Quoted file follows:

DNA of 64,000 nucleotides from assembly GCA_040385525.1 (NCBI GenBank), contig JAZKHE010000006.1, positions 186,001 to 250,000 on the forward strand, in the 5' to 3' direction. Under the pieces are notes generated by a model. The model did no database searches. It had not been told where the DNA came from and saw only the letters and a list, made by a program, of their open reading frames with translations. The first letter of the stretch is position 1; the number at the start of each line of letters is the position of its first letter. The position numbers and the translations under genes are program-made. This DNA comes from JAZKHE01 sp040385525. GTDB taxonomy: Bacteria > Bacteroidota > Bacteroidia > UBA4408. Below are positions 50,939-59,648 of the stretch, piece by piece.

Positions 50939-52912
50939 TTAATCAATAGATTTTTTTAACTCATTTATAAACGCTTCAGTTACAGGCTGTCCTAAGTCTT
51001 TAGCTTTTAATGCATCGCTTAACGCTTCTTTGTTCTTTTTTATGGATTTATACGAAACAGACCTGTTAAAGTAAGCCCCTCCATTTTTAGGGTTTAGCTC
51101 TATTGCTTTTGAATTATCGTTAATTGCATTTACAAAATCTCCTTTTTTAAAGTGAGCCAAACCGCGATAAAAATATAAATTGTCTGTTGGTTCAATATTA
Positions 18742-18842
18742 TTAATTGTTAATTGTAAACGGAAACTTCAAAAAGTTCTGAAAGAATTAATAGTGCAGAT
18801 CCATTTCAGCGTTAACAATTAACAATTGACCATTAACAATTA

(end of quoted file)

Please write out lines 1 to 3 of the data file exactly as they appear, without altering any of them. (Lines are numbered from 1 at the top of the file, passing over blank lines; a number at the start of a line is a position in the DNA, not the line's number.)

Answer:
DNA of 64,000 nucleotides from assembly GCA_040385525.1 (NCBI GenBank), contig JAZKHE010000006.1, positions 186,001 to 250,000 on the forward strand, in the 5' to 3' direction. Under the pieces are notes generated by a model. The model did no database searches. It had not been told where the DNA came from and saw only the letters and a list, made by a program, of their open reading frames with translations. The first letter of the stretch is position 1; the number at the start of each line of letters is the position of its first letter. The position numbers and the translations under genes are program-made. This DNA comes from JAZKHE01 sp040385525. GTDB taxonomy: Bacteria > Bacteroidota > Bacteroidia > UBA4408. Below are positions 50,939-59,648 of the stretch, piece by piece.

Positions 50939-52912
50939 TTAATCAATAGATTTTTTTAACTCATTTATAAACGCTTCAGTTACAGGCTGTCCTAAGTCTT